Keeping Babies in Bathtubs – ONSC Maintains Termination Clause Notwithstanding Contractual Issues
If an employment agreement contains one provision concerning the way by which one’s employer could terminate the agreement/employment with cause and a separate provision addressing the way by which the employer could terminate without cause, and the “for cause” provision is deemed to be illegal, then does that mean that the provision concerning “without cause” terminations is also illegal? Put another way, if the bathwater is polluted should we jettison the baby sitting in it? In Waksdale v. Swegon North America Inc., 2019 ONSC 5705, Justice Edward M. Morgan of the Ontario Superior Court of Justice (Toronto Region) held that just because one contractual provision is bad, doesn’t mean that one must overlook those provisions that are good.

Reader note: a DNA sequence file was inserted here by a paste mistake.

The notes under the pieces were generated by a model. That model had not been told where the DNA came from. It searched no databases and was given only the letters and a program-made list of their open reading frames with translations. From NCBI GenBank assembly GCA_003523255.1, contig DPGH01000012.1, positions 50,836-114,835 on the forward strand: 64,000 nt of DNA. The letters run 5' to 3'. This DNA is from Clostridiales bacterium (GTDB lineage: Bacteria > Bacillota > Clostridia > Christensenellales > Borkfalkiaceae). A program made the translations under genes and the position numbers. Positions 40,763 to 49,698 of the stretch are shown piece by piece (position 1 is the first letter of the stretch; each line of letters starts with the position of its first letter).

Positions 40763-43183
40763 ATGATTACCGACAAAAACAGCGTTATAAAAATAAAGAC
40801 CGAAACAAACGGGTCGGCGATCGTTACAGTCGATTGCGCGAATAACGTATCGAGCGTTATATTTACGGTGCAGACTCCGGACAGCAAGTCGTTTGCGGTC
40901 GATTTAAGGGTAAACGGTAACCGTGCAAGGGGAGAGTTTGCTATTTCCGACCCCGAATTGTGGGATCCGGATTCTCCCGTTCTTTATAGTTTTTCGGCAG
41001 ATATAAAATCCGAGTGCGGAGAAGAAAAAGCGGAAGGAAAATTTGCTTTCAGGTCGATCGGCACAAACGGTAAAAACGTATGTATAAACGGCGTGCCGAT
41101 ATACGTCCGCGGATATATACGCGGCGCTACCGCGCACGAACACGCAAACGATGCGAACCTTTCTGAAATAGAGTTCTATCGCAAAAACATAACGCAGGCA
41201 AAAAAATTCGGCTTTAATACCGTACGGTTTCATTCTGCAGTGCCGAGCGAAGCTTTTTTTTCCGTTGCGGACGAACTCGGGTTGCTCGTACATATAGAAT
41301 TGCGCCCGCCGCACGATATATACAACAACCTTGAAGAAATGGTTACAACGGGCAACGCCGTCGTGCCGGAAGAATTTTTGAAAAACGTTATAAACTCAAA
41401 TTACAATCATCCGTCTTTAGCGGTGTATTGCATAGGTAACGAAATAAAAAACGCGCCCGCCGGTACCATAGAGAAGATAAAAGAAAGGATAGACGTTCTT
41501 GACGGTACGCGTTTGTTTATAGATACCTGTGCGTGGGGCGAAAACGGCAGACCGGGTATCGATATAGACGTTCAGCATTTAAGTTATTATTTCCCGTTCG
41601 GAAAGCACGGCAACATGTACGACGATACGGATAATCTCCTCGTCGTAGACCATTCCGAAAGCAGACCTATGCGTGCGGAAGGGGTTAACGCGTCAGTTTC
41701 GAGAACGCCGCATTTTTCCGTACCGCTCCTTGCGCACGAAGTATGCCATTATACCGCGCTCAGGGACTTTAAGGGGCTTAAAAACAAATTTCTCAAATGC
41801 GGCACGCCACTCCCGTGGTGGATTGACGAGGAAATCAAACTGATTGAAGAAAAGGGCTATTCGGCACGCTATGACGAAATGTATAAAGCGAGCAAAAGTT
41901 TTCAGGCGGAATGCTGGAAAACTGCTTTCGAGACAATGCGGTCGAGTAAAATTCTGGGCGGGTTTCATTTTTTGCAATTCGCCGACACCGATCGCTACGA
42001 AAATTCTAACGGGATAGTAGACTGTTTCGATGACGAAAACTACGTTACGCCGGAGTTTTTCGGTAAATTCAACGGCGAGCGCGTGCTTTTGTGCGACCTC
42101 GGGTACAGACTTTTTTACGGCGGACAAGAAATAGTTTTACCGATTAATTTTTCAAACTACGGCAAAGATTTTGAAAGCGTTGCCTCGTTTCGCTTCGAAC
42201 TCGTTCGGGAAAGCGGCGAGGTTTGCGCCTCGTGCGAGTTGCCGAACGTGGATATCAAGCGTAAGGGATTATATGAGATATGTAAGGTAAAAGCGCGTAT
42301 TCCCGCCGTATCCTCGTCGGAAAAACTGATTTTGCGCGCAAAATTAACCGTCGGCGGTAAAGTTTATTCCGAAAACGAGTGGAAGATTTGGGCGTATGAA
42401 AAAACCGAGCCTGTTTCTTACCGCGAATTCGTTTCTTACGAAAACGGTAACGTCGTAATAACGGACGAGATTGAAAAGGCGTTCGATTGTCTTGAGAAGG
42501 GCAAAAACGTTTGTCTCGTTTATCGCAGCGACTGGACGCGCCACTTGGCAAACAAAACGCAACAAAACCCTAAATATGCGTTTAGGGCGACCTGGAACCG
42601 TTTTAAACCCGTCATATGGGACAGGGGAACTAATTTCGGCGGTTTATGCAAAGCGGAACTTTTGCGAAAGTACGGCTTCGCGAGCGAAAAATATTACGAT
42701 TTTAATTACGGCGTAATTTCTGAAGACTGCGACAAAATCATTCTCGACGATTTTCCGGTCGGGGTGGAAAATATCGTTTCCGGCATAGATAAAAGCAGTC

This case is helpful to employers, especially where certain, irrelevant aspects of their employment agreements are susceptible to attack. There has been a campaign, as of late, by plaintiff’s counsel to seek to find any technical non-compliance with the ESA and then argue that such non-compliance should void the entire employment agreement, even if other, relevant aspects of the contract are perfectly legal. The Waksdale case affirms the common sense principle that simply because one can find fault with one aspect of an agreement does not mean that an employee will necessarily be able to void the entire contract. Or, to go back to what I said before – just because the bathwater is dirty doesn’t mean we should lose the baby.